Everyday Inspirations

 
 

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He was the kind of animal that changed your life, one we'll remember forever because he was our first family dog and we waited several years to get him. I can still clearly recall the day my parents drove us to a little farm in northern Utah to bring home our puppy. He was a bit of a chubby pup, a sweet, playful little guy that ran and tumbled with his brothers and sisters. My brother picked him out of the pile of fuzzy gray- and silver-coated babies. He wanted to name him Tyrannosaurus Rex. That was a bit long, so we finally decided on the short, simple Buddy. Bud for short.
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I was still in elementary school when we got Bud, so it is hard to imagine my parents' home without him. My life is filled with memories of him. Devoted beyond belief to my father, he was the definition of man's best friend, and he protected our little family his entire life.

He was the calmest, most gentle dog I've ever known. I remember when my parents brought home our second puppy, Beth, from the local shelter, he immediately took to his big brother role. The aggressive, nervous Beth would pounce on him, pull his ears and nip his neck, drawing blood with her sharp, tiny teeth. His patience amazed us. Never once did he growl or show his teeth. Never once was he jealous of his new sister.

Bud loved to wrestle and play ball in the backyard. (He never played catch fairly, though. Even though he'd bring the ball back to you, he never wanted to immediately give it up.) His favorite toy was a pillow my mother had given him.

He hated being left out of any situation. Sometimes in the summer we would eat on the patio and leave the dogs in the house; Bud would lick the window over and over to show his displeasure.
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Bud loved the cat, Sammy, even though Sammy couldn't stand him. He would corner Sam, inch ever closer to him, and lean his face forward until the cat would bat him on the nose. Then he would turn jubilantly, smiling his doggy smile as if to say, "I got him! I got him again." (It reminded me of how my brother and I used to irritate one another as kids.)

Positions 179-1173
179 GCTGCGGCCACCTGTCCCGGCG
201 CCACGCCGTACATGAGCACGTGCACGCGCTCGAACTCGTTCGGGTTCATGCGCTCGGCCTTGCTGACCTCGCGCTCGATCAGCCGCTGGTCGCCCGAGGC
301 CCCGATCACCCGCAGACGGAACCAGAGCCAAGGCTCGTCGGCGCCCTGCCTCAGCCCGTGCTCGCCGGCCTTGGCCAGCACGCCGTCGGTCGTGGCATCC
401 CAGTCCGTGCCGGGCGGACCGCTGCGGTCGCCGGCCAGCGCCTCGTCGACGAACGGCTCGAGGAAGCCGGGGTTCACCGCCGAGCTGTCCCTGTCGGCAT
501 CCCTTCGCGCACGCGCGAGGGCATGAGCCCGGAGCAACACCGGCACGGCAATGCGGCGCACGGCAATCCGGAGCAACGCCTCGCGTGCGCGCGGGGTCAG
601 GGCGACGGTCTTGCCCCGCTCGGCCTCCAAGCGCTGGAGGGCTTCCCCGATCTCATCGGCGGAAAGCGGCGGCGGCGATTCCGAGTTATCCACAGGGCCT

Bud definitely had a big old grin. He was the dog who taught me the strength of animal personalities. He would sink into sadness only when my dad was gone for an extended period. Ninety-five percent of the time, Bud was happy. Four percent of the remaining time, he was out-of-his-mind happy (car rides, in particular, made him so giddy we'd often have to ask him to calm down).

He could read us like books. I've spoken before of situations in which my mom or I was upset and how our sweet puppy would rest his head on our shoulders and let us sob into his neck. He was a snuggler. He loved to lovingly nip at my mom and dad's faces to show his affection. He would play jealous whenever someone was giving a hug that didn't include him.

He was nothing short of the word my mom used to describe him his entire life: awesome.

After work on Friday, Dan and I arrived at my parents' house so that we could all travel to the race together on Saturday morning. We walked in and knew Bud was having a rough afternoon. Over the past few weeks, he had been walking the line between a normal and happy, albeit extremely tired, geriatric dog and a dog we knew would be leaving us soon. Unfortunately, Friday was another bad day for our Bud. He was standing the foyer in a way that told us putting weight on his hind legs fatigued him. He was breathing heavily through his open mouth, often dropping dots of drool on our clothes as we held him. His eyes were at half mast, and he only wagged his tail halfheartedly, as if to say, "Hi guys, I love you and I'm so glad to see you, but boy, I'm tired, so please excuse me if I don't run around with you today."
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We took pictures with our boy, whispered in his ears that it was okay, that we would be fine if he needed to leave us, that we understood he was tired. We hugged him and held him, rubbed his soft ears, kissed his forehead. We pulled him close to fill his coat on our cheeks, let him drool all over our sleeves. We let him know he was the best puppy a family could ask for, that he made our lives beautiful.